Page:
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“The Trout Diaries, A year of Fly Fishing in New Zealand” – January, Part 2

by Derek Grzelewski

Fly Fishing Trout DiariesIN THE MORNING we started up the river, zigzagging against its meanders, linking up shoulder to shoulder for the crossings, stalking the tails and eyes of every pool. The middle parts of pools, sandy, deep and slow-moving, were impossible. The fish, like submarines, were either parked right at the bottom or finned leisurely in circles, nymphing among the dust devils of debris, completely out of reach. With good sunlight, against the background of mossy cliffs and forest, the fish were easy to see, but catching one—well, for the first few hours at least it seemed beyond the ability of any of us.

Though the water was not yet heavily fished this season—only a few parties had visited thus far—the trout were exceptionally wary, probably due more to the water clarity than angling pressure. Browns you could not touch. Even lifting a rod to initiate a cast was enough to send them off at speed. Rainbows were more forgiving, but only slightly. One in three or four fish offered what I’d consider a fair chance of being caught, and these odds did not take into account human error or gaucherie.

With three of us on the river, I had only two opportunities that day. On the first I hung up a cast, and by the time I untangled my line the fish was gone. On the second, an unexpected gust of downstream wind doubled back my 16-foot leader and dumped it on top of the fish. It was like throwing a rock at it: one moment it was there, the next it was gone, dematerialised. Was this mongrel of a taniwha still following me? I gritted my teeth and took solace in watching the faultless travails of my companions. Despite heavy odds to the contrary, Marc eked out two beautiful fish, and Michel had another one. This, the latter assured us, was really good going in the Rangitikei. And all this happened even before the godsend of the evening rise.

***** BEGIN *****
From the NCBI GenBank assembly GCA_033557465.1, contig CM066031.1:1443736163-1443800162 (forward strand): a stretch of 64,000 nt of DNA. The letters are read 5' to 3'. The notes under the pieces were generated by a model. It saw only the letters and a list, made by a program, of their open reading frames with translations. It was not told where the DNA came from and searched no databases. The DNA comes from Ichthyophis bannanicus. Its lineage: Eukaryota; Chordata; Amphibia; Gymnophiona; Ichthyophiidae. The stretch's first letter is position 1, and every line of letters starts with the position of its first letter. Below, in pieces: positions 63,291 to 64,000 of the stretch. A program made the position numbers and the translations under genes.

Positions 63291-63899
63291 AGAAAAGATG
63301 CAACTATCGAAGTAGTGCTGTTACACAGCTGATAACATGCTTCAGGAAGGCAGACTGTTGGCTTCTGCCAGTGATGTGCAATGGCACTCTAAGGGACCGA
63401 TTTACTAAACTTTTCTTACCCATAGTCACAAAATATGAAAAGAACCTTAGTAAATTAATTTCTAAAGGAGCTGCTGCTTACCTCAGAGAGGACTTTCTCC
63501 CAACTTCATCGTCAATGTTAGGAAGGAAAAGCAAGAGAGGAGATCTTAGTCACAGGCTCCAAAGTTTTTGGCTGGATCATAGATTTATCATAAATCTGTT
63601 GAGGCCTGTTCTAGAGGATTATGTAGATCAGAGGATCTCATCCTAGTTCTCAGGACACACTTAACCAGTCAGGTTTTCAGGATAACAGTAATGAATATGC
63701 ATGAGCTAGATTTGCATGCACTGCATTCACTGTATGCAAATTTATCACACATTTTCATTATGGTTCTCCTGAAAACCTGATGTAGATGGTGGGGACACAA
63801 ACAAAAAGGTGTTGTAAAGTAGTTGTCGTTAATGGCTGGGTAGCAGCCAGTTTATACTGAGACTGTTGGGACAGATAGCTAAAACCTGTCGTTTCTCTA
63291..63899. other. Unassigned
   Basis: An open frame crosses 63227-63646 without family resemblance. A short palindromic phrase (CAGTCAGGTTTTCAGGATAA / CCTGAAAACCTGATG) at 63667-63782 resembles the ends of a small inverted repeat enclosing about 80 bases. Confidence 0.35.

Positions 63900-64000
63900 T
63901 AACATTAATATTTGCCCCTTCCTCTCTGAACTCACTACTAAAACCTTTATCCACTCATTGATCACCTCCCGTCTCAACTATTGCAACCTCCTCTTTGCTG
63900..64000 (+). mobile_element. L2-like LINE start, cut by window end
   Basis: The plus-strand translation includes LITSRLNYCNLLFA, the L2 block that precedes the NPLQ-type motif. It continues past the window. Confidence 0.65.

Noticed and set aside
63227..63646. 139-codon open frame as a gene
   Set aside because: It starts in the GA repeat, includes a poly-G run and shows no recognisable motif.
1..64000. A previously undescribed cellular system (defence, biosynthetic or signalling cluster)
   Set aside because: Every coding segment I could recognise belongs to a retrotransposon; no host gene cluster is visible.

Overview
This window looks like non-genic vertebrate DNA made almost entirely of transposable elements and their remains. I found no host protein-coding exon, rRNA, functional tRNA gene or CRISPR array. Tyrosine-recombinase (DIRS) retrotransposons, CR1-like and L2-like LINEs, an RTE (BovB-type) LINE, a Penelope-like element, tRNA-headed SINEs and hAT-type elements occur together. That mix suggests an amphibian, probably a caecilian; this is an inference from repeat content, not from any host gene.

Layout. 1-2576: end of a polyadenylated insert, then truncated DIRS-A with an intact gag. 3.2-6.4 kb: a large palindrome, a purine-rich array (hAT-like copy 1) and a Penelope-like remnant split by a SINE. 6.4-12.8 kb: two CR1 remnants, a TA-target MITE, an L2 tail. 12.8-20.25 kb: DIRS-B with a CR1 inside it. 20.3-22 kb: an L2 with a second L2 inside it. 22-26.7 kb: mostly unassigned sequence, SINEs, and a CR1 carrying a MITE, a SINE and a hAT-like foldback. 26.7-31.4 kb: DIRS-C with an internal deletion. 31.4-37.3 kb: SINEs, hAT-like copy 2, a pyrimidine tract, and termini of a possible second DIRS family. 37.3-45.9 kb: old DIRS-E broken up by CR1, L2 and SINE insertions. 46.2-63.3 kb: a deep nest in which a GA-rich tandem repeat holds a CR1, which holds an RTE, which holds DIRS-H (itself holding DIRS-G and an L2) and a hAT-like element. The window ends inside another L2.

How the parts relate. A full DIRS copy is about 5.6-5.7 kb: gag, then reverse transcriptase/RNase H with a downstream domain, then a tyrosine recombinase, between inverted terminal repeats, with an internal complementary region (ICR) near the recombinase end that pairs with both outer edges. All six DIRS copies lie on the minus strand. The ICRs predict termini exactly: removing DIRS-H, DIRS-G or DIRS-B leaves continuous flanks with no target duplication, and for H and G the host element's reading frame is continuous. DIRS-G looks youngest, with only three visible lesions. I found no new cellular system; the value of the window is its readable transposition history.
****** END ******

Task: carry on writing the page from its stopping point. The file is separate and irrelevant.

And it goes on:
Even if the fishing is hard, the Rangitikei offers a saving grace in the form of an evening mayfly hatch. Fish that are so difficult during the day are suddenly bolder and more visible, and just careless enough to be humbugged. Thus a skunk here is not really a skunk until the night falls fully. Even if you have not touched a thing all day, you can relax in the confidence that the half hour of twilight during the evening rise should produce opportunities which can be converted into fish with even a modicum of skill. Unless, of course, you have your demons for company, or make a cock-up of a stratagem, like I did that second night.

On the classic South Island dry-fly rivers I fish regularly, you can assume that, if there’s going to be an evening rise, it’ll happen in the slower, smoother bottom third of the pool. I am not quite sure why it is so, whether this is where the mayflies are more likely to hatch, or perhaps where the fish can see them better. But you can bank on it, especially if, along the deeper side of the river, there are defining features like trailing willow branches or bushes which create a funnel-like effect in the feedline. This is the spot the best fish would dominate, a place of primary focus for an observant angler.

So that night, as we divided a long cliff pool into thirds so each of us had enough room to fish, I took the bottom section and, all gear ready and double-checked, set out to wait.

And wouldn’t you know it, the Rangitikei trout do not rise in the tail of the pool. They rise at the top end, just below the whitewater of the riffle. In the dimming twilight some fifty metres above me I heard a heavy splash, then Michel’s laughter echoed down off the cliff bank.

“Hah! She is a beauty, this one!”

It wasn’t long before Marc had a fish on too, then Michel again. In the space of an intense few minutes they landed half a dozen fine rainbows, while absolutely nothing was happening at my end.